The finished appearance of the retaining wall is now evident at its southern end with a green vegetative planting just starting to sprout on the slope at the top of the wall. Regardless, there’s still a long way to go. It also looks as if the homeowner with riparian rights has now wisely decided to take advantage of the opportunity and so construction has begun further upstream. The original intent was to construct the wall along the full length and that now seems to be the plan.

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A nice cross-section is visible from the northern end of the wall. (click to enlarge)

Astonishingly, even after all this effort, the work looks as if it’s only about 40% done and so there is a long, long way to go before this project can be signed off. The wall construction was originally scheduled for completion this past spring with brick removal from the access area and subsequent landscaping to take place this fall. Obviously, that ain’t gonna happen. My estimate at the current rate of construction is that they’ll be lucky to have the project completed and everything restored by the end of 2017. This seems to have been quite a miscalculation by the planners. The project was to cost a maximum of $250,000.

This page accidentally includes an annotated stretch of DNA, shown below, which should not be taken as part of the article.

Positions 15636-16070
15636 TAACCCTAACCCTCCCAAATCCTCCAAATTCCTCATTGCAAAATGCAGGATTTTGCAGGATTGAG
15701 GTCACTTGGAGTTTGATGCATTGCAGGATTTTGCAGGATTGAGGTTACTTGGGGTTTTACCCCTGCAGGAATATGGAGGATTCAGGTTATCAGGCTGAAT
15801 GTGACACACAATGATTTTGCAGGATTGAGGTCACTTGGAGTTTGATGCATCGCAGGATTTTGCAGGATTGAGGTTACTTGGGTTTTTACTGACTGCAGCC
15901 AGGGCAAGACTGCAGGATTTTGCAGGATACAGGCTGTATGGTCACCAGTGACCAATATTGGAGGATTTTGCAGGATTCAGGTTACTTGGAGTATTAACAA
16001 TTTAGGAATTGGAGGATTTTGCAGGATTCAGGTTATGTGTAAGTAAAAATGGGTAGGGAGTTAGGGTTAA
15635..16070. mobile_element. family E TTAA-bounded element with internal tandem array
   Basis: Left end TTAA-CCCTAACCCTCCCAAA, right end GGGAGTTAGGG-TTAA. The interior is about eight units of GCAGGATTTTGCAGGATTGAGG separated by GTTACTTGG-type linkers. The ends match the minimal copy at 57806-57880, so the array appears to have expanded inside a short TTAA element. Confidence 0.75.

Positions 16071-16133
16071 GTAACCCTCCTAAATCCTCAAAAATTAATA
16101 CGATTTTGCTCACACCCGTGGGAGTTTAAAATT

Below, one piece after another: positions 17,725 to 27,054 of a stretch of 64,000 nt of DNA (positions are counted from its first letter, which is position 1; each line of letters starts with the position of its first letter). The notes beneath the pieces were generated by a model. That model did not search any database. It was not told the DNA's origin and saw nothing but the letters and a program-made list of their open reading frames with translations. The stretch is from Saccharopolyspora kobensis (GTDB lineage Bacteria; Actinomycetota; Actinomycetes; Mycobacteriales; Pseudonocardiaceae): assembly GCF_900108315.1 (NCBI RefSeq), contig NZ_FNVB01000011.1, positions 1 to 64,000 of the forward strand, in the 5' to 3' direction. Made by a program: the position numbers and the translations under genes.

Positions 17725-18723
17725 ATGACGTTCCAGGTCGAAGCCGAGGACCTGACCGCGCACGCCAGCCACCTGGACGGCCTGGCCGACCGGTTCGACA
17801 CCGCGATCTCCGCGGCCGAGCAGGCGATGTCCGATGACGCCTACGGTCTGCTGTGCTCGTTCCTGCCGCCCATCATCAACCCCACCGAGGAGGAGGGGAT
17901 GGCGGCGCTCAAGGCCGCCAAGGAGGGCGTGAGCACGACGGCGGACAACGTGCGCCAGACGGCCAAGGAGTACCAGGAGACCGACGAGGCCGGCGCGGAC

I’ll bet that marker was skated past months ago.

Not much progress

There seems to be little going on at the retaining wall site these days. It may have to do with negotiations ongoing with the owner at the north end of the wall. If the owner withholds permission for the wall to be completed on the end property, plans will need to be adjusted.